Jews often ask me if I miss celebrating Christmas.
Well, in my Christian upbringing, we didn’t celebrate Christmas because it was a man-made tradition.
Like many Seventh-Day Adventists, we didn’t celebrate Christmas growing up (the kids got gifts) because God did not command it. Only one Christmas did we have a tree and that’s when my sister — in her twenties — went out and got one.
Tony in Dallas calls Dennis Prager’s radio show: “I’ve got a friend. I think he’s still a Christian, but for some reason he started believing you shouldn’t celebrate any holiday unless God commanded it in the Old Testament. What you think about that as a Jew?”
Dennis: “So he wouldn’t celebrate Thanksgiving?”
Tony: “He won’t celebrate Christmas because it’s not commanded.”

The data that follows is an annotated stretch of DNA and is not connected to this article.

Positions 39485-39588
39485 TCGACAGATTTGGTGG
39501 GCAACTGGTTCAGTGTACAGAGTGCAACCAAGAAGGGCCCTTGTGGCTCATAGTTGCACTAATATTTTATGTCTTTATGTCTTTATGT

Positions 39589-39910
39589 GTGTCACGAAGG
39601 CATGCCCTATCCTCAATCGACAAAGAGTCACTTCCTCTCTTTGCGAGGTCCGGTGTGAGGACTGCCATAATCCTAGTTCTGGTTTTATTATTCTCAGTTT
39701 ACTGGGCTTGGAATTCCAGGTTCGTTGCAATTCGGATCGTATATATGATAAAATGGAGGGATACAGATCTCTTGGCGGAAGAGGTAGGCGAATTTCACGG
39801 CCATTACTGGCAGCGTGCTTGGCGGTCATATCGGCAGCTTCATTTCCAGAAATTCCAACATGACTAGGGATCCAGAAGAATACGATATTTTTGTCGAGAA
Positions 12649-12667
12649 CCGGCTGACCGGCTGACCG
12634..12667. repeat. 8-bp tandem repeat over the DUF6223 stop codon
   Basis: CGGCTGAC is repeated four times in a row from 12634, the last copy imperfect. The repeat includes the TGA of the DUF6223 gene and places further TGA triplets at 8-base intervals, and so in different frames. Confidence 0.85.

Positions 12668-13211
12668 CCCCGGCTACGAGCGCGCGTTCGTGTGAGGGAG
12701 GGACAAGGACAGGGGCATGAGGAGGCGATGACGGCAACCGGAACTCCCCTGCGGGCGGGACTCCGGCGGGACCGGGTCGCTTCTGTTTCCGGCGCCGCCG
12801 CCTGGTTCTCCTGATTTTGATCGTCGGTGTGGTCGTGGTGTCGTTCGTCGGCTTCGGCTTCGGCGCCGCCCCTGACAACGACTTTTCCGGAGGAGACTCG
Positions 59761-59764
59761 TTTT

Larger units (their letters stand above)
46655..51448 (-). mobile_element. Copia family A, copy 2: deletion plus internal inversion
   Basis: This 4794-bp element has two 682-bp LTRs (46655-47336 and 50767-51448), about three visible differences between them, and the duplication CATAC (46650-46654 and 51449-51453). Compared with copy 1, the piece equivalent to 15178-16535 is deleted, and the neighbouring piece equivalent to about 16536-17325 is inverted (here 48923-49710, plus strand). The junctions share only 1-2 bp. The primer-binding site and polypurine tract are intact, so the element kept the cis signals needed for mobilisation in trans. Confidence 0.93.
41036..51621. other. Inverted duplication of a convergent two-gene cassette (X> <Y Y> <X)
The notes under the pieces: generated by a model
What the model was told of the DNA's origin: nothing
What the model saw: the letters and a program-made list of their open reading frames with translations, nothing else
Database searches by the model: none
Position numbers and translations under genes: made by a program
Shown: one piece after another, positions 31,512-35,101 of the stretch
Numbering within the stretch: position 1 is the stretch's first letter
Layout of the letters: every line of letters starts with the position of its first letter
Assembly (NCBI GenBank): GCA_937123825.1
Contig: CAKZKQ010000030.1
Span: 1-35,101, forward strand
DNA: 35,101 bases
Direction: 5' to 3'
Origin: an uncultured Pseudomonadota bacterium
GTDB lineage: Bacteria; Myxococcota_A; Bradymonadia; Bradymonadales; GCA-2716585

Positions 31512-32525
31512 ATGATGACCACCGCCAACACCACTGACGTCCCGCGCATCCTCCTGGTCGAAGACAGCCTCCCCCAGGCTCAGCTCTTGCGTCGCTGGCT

Dennis: “Does he celebrate the Sabbath?”
Tony: “As far as I know.”
Dennis: “Religious people who don’t use common sense make a bad case for religion.”
“Why would God object to anyone celebrating a holiday he didn’t specifically command? That’s as illogical as saying we should not eat foods God did not tell us to eat. I’m not talking kosher. Did God tell you to eat blintzes? This invoking of God for things you don’t need to invoke God for. I’m not going to celebrate my son’s birthday because God did not command me to celebrate birthdays? God didn’t command me to drive a car. Should I drive a car?”